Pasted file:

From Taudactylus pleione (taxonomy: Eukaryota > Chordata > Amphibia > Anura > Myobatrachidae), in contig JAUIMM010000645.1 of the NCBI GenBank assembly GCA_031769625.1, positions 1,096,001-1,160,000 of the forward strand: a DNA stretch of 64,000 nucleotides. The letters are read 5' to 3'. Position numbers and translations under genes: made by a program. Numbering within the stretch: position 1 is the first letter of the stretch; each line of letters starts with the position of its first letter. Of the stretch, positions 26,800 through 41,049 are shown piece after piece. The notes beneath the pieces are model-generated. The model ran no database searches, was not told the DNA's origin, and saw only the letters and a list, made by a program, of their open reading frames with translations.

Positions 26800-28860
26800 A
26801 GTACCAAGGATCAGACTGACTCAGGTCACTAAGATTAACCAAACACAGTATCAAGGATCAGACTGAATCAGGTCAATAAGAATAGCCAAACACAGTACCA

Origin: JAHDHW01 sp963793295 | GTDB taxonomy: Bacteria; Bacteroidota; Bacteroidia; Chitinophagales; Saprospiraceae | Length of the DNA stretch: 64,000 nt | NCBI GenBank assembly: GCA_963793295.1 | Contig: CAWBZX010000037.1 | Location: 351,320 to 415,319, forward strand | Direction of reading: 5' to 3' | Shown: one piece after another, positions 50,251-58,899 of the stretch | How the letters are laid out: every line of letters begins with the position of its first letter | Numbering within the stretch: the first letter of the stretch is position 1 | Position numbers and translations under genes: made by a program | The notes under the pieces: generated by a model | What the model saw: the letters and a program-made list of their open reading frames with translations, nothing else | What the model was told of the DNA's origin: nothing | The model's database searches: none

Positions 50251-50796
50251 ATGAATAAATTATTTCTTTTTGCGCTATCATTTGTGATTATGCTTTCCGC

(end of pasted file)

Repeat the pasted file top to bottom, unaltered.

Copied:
From Taudactylus pleione (taxonomy: Eukaryota > Chordata > Amphibia > Anura > Myobatrachidae), in contig JAUIMM010000645.1 of the NCBI GenBank assembly GCA_031769625.1, positions 1,096,001-1,160,000 of the forward strand: a DNA stretch of 64,000 nucleotides. The letters are read 5' to 3'. Position numbers and translations under genes: made by a program. Numbering within the stretch: position 1 is the first letter of the stretch; each line of letters starts with the position of its first letter. Of the stretch, positions 26,800 through 41,049 are shown piece after piece. The notes beneath the pieces are model-generated. The model ran no database searches, was not told the DNA's origin, and saw only the letters and a list, made by a program, of their open reading frames with translations.

Positions 26800-28860
26800 A
26801 GTACCAAGGATCAGACTGACTCAGGTCACTAAGATTAACCAAACACAGTATCAAGGATCAGACTGAATCAGGTCAATAAGAATAGCCAAACACAGTACCA

Origin: JAHDHW01 sp963793295 | GTDB taxonomy: Bacteria; Bacteroidota; Bacteroidia; Chitinophagales; Saprospiraceae | Length of the DNA stretch: 64,000 nt | NCBI GenBank assembly: GCA_963793295.1 | Contig: CAWBZX010000037.1 | Location: 351,320 to 415,319, forward strand | Direction of reading: 5' to 3' | Shown: one piece after another, positions 50,251-58,899 of the stretch | How the letters are laid out: every line of letters begins with the position of its first letter | Numbering within the stretch: the first letter of the stretch is position 1 | Position numbers and translations under genes: made by a program | The notes under the pieces: generated by a model | What the model saw: the letters and a program-made list of their open reading frames with translations, nothing else | What the model was told of the DNA's origin: nothing | The model's database searches: none

Positions 50251-50796
50251 ATGAATAAATTATTTCTTTTTGCGCTATCATTTGTGATTATGCTTTCCGC